Facebook's Oversight Board Will Remove Posts Flagged By Users

Facebook CEO Mark Zuckerberg / Getty Images
April 13, 2021

An independent panel created in part to stop Facebook from censoring content now has the ability to remove posts in response to user complaints, the company announced Tuesday.

Facebook created the Oversight Board in October 2020, in response to complaints that the social media giant was stifling free speech. The board was originally meant to determine whether content that Facebook had banned should stay up. Now, it will also be tasked with the reverse, determining whether content that Facebook has allowed to remain on the site should be removed.

Facebook faces political pressure from the left to censor more content for misinformation. That pressure has escalated during the pandemic, as debates over expert opinion and vaccine safety have become more salient and tech companies have increased their efforts to control misinformation.

Facebook users can already report inappropriate content and request that it be removed. This new process allows users to appeal to the Oversight Board if Facebook does not remove the flagged content. The board receives hundreds of thousands of cases and has freedom to choose which cases it hears. Its rulings are binding on Facebook.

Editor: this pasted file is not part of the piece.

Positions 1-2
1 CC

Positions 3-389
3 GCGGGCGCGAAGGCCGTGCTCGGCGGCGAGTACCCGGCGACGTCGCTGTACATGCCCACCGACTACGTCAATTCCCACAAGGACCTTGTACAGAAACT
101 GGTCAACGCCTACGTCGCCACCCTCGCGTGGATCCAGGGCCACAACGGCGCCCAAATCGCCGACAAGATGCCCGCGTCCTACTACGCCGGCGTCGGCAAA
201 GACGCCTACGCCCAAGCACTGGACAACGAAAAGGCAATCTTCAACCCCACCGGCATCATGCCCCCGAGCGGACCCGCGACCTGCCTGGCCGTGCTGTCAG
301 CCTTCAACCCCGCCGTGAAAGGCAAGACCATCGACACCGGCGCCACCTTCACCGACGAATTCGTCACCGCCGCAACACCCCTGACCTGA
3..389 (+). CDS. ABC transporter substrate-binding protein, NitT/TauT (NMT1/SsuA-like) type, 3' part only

A source close to the Oversight Board told the Washington Free Beacon that the board had faced pressure at its inception from civil society groups that wanted Facebook to do more to limit misinformation on the platform. The board has described this move as a natural progression.

The Oversight Board struck down a number of Facebook’s decisions to ban content over the past year. But the expansion of the board’s duties raises concerns that it may become another means by which Facebook removes content that conflicts with its values.

In the coming weeks, the Oversight Board is expected to determine whether former president Donald Trump will be allowed back on Facebook. Trump was banned shortly after the Jan. 6 riot. The ruling will likely be a benchmark for how social media companies balance their competing goals of hosting speech while not being attacked for spreading misinformation.

Testifying before the House Energy and Commerce Committee last month, Facebook CEO Mark Zuckerberg called for more government regulation of social media sites. Many conservatives see the push for regulation as an attempt to silence dissenting voices.